The key role of a protein revealed in rare neurodegenerative disease affecting children

Rare disease in children: the key role of a protein revealed
Lysosomal degradation efficiency after 30 minutes. For cells with normal CLN3 protein (left), the green markers are degraded, and when the protein is absent (right), degradation is less efficient. Credit: Stéphane Lefrançois, INRS

Professor Stéphane Lefrançois, a researcher at the Institut National de la Recherche Scientifique (INRS), is working on Batten disease, a neurodegenerative genetic disease that primarily affects children. His research focuses on the most common form of the disease, Batten CLN 3, which is caused by mutations in the protein of the same name and for which there is still no cure.

Children affected by Batten are born with no symptoms and develop normally, learning to walk, talk and interact with others. Between five and eight years of age, however, they start to regress. "The first symptom that leads parents to seek for their child is a loss of vision caused by retinal degeneration. This is followed by cognitive regression characterized by speech and mobility impairment. The for people with the disease is usually around 30 years," explains Lefrançois, who has been working on Batten disease for more than 10 years.

A key protein

Professor Lefrançois and his team in Laval are delving into the cellular biology of the CLN3 , which has been synthesized with the help of its namesake gene, in order to better understand the protein's function and identify therapeutic targets. They recently published findings about a key role played by CLN3 in the Journal of Cell Science. In the absence of the disease, CLN3 ensures a constant supply of proteins to the endosome, an intracellular compartment that serves as a sorting centre for proteins within the cell.

"Under this cellular process, a receptor acts as a truck that carries proteins from the Golgi apparatus, the production factory, to the sorting centre. Thanks to CLN3, this truck normally returns to the Golgi to pick up another load of proteins in an ongoing cycle," the researcher explains. "In the presence of the mutations, however, the truck doesn't make the return trip. Instead, it is redirected to the lysosomes, where it's broken down as cellular waste."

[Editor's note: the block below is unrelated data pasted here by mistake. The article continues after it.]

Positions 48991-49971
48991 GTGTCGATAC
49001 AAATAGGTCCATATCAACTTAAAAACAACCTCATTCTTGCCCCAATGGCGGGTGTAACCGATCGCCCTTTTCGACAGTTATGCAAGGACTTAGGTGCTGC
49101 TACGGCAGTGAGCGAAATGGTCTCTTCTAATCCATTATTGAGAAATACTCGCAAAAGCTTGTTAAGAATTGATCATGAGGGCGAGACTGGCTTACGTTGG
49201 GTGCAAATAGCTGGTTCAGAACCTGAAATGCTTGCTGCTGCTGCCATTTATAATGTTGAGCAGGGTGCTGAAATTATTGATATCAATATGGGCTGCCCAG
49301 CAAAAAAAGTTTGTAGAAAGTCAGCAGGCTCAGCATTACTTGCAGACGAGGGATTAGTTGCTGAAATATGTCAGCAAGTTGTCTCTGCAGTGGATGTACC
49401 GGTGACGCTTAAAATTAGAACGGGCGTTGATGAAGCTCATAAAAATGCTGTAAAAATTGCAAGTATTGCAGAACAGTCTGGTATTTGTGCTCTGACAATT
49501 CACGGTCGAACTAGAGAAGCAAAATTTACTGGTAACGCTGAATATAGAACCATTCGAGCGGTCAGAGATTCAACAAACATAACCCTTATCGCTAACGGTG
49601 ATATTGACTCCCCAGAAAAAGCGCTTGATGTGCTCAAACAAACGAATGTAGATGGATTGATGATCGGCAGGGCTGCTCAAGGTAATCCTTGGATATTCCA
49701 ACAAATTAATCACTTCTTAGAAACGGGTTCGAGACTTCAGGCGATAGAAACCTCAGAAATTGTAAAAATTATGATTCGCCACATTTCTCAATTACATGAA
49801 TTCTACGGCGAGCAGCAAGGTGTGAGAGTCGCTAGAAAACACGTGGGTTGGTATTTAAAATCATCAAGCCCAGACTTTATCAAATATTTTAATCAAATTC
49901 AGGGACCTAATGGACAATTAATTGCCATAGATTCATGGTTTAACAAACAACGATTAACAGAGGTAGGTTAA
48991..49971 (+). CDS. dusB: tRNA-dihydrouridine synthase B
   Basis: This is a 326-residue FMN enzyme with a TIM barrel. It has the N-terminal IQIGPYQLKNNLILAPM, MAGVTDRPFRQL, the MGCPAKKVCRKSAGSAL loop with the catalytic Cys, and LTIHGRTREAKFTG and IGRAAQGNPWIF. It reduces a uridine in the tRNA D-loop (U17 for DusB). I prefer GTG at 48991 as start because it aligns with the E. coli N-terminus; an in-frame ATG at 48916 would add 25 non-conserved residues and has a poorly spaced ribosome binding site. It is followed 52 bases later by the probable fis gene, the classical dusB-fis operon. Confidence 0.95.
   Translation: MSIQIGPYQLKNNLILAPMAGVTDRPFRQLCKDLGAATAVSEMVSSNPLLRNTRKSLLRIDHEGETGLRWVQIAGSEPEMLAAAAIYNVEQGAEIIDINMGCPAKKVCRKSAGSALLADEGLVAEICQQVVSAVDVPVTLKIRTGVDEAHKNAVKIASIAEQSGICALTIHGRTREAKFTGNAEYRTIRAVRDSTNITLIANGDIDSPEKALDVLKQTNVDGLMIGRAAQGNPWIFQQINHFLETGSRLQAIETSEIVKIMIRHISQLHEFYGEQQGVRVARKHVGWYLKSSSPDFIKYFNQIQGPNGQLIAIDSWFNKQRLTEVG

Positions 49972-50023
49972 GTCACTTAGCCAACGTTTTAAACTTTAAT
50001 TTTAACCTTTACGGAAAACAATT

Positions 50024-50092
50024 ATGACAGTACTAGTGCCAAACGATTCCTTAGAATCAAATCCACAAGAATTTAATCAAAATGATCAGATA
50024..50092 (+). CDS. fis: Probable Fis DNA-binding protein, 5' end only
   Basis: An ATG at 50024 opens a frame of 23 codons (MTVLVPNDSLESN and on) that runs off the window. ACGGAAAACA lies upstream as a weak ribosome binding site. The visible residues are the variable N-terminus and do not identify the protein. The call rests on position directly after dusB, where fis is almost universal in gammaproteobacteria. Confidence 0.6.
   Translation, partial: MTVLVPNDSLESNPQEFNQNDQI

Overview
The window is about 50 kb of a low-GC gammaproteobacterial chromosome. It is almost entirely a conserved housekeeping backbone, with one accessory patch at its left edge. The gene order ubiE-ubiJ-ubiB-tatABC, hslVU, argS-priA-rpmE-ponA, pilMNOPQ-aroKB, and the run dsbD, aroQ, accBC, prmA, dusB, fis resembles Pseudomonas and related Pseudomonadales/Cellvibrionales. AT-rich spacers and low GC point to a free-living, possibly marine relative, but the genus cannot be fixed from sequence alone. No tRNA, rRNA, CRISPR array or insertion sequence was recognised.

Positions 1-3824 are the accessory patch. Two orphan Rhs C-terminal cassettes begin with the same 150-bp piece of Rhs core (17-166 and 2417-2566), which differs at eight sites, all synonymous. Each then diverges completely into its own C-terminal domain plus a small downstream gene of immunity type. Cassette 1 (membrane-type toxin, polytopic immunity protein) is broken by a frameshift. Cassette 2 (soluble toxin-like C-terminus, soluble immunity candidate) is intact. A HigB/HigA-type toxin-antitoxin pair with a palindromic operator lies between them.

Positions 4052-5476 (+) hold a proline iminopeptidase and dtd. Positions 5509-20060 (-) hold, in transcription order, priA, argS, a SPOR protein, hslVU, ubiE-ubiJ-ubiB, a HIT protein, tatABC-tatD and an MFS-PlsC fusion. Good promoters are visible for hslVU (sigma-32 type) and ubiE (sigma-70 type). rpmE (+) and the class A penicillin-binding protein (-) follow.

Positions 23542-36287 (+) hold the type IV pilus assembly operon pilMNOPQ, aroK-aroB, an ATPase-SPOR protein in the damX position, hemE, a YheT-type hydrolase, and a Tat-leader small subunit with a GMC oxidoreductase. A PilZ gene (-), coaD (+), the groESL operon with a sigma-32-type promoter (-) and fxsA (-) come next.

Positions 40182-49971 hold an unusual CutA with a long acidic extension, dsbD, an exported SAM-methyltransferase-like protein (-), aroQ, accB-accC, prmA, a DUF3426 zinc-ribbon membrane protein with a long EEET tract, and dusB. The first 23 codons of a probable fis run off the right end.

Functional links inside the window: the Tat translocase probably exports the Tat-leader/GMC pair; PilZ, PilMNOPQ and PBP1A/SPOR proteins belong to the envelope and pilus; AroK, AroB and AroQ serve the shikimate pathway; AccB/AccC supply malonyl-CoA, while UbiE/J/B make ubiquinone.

Because the receptor is degraded, the proteins vital to lysosome function can't reach their destination. In consequence, these organelles are no longer able to break down cellular waste, so they accumulate and cause cellular degeneration. "We think that children with the disease develop normally in their early years because their cells compensate by making more trucks. It's possible that the cells can't keep up, so the system becomes dysfunctional and starts to degrade," adds Professor Lefrançois.

Professor Lefrançois is working with a team of European researchers to re-establish normal CLN3 function with a promising drug. The aim is to prevent degradation of the receptor so it can continue carrying proteins.

Worldwide, it is estimated that one person in 100,000 has Batten's disease in all its forms.

More information: Seda Yasa et al, CLN3 regulates endosomal function by modulating Rab7A effector interactions, Journal of Cell Science (2020). DOI: 10.1242/jcs.234047

Journal information: Journal of Cell Science
Provided by Institut national de la recherche scientifique - INRS
Citation: The key role of a protein revealed in rare neurodegenerative disease affecting children (2020, February 28) retrieved 18 April 2024 from
This document is subject to copyright. Apart from any fair dealing for the purpose of private study or research, no part may be reproduced without the written permission. The content is provided for information purposes only.

Explore further

Ramping up to divide: An unstable protein is the master switch for cell division


Feedback to editors